Higher Order Functions7:48 with andi mitre
In this video we’ll learn some useful higher order functions and how to use them. We will use some of the collections we learned in the earlier stage to become comfortable with higher order functions.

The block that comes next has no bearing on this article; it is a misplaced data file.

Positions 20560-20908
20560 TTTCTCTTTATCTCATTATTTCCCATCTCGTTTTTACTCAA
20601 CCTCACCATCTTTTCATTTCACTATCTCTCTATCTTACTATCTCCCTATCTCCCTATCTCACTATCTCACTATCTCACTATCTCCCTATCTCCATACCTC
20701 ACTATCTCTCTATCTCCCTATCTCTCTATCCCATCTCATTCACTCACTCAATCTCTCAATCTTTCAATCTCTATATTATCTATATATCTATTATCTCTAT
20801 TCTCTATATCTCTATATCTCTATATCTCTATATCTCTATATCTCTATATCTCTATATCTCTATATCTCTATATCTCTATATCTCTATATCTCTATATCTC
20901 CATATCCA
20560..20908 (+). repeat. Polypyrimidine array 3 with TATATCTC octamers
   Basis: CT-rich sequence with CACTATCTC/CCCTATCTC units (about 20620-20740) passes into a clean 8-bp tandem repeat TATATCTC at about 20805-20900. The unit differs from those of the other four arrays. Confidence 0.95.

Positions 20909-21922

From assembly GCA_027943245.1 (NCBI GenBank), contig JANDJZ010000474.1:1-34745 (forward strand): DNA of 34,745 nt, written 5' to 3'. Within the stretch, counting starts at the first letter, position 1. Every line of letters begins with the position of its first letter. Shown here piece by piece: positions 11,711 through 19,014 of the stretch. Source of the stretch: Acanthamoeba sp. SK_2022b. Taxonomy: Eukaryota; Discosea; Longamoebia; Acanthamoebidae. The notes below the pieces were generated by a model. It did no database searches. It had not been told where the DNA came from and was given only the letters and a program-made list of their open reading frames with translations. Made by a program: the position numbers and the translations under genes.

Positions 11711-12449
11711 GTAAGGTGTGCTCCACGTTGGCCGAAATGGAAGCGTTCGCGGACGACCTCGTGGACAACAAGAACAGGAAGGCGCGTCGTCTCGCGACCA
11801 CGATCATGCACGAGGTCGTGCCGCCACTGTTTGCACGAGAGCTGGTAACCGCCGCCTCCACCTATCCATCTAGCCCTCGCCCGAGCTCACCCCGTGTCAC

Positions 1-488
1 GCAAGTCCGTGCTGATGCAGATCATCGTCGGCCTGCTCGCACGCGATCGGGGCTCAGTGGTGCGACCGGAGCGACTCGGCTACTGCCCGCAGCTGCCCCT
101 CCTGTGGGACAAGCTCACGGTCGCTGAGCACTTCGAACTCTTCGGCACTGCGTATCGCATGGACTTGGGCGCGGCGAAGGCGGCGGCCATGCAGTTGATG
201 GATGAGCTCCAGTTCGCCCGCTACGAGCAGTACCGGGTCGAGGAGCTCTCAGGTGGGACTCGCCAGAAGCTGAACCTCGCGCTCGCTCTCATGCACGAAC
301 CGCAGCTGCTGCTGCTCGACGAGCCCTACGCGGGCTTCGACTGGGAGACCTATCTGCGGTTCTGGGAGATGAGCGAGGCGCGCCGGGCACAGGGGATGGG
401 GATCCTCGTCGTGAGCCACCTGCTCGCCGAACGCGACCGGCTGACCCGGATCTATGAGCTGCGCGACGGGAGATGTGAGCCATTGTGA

Hi. 0:00 In the next two videos, we'll learn about higher order functions. 0:01 Higher order functions are functions that take other functions as parameters. 0:05 In the first video, we'll focus on using built In higher order functions. 0:10 Whereas in the second video, we'll create our own. 0:14 You may have noticed in earlier stages that in certain locations, 0:18 I used the foreach function to print elements in a collection. 0:21 Foreach is a high order function which takes another function as a parameter. 0:25 Let's take a look. 0:30 Let's recall our heroes array from an earlier lesson, when we called for 0:32 each on our heroes array, it would bring out every element in the array, 0:37 let's dive back into the code and take a look. 0:41 As we've noticed earlier, 1:04 we call the foreach function on the heros array then we pass in 1:06 the print line function and this in total prints out every element in our array. 1:09 Let's recompile our app and check out the results. 1:15 There are many other useful higher order functions in Scala, let's dive into them. 1:19 One of the ones I find myself using most is map. 1:25 Map allows us to apply a function to each element in a collection. 1:29 For example, if we have an array of elements, and we call them .mapfunction, 1:34 we iterate through the array and can perform actions on each element. 1:39 For instance, we created a function to convert each element in the array 1:44 to lowercase in order to achieve our result 1:48 we had to loop throughout the collection using a four loop. 1:52 However, now we can achieve the same result in a much more concise approach 1:55 using map. 1:59 Let's take a look. 2:00 In this line, we take the heroes array and call the map function on it to iterate 2:14 throughout all the elements of the collection and for 2:18 each one of these elements, we convert them to lower case. 2:21 Another way to write the above function literal is to use an underscore. 2:25 Think of an underscore as a wildcard which refers to the elements being iterated on. 2:30 Let's take a look at that. 2:35 Let's re-run our app and check out the results. 3:00 As expected, every element in the array, is lowercase, however, 3:06 this code is in a way more concise than what we had previously. 3:10 Another useful higher order function is filter. 3:14 Filter takes a function that returns a Boolean and builds a new collection in for 3:17 which the predicate is true. 3:22 In this case, we filter for 3:38 all the superheros that contain the string man in their name. 3:40 Let's take a look at the result. 3:44 Awesome. 3:51 As expected we got all the elements except for Thor. 3:52 Learning about higher order functions is great but 3:56 they become way more powerful if 4:04 we can learn how to use them together. 4:09 In this instance, we use the filter to grab only sent elements we want. 4:25 And then map to iterate to reach one nd return their value in upper case. 4:30 To dive in a little bit more detail, filter takes a function called contains 4:34 which checks if the string man exists, and then map takes a function 4:40 called two uppercase to convert the characters of the elements to uppercase. 4:45 Let's recompile our app and check out the results. 4:50 Awesome, as expected we filtered every element and 4:59 made sure that we only got back the ones containing the key word man. 5:02 And we're also able to change them to all upper case. 5:07 There are many other useful higher order functions such as count, drop while, drop 5:11 Index where which we can get familiar with by implementing an array of integeres. 5:16 Let's create an array of integers to get familiar with some of the higher order 5:22 functions we just mentioned. 5:26 Great, the first one we'll use is dropWhile, which loops 5:39 through the collection and drops any elements that do not satisfy a predicate. 5:43 In this case, any element less than three. 5:48 As expected, we drop any elements that were less than the value three, 6:07 hence number one and two are no longer in our array. 6:12 Another function, count, counts the number of elements that match the predicate. 6:16 In our case we'll check how many elements are less than or equal to four. 6:20 Let's recompile our app and check out our results. 6:36 Awesome. 6:46 As we can see, the numbers.count function returned seven elements and that's 6:47 because there's seven elements in the array that are less than or equal to four. 6:51 Another useful function is index ware. 6:56 Index ware returns the index of the element found or 6:59 a negative one if the element is not in the collection. 7:02 Let's take a look. 7:05 Awesome. 7:30 As expected, the value three is found in index two. 7:31 Remember, arrays are zero based even in scalar. 7:35 Great, we learned about higher order functions in Scala. 7:39 In the next video we'll create our own higher order function and 7:42 use it in our code. 7:46 See you here. 7:47
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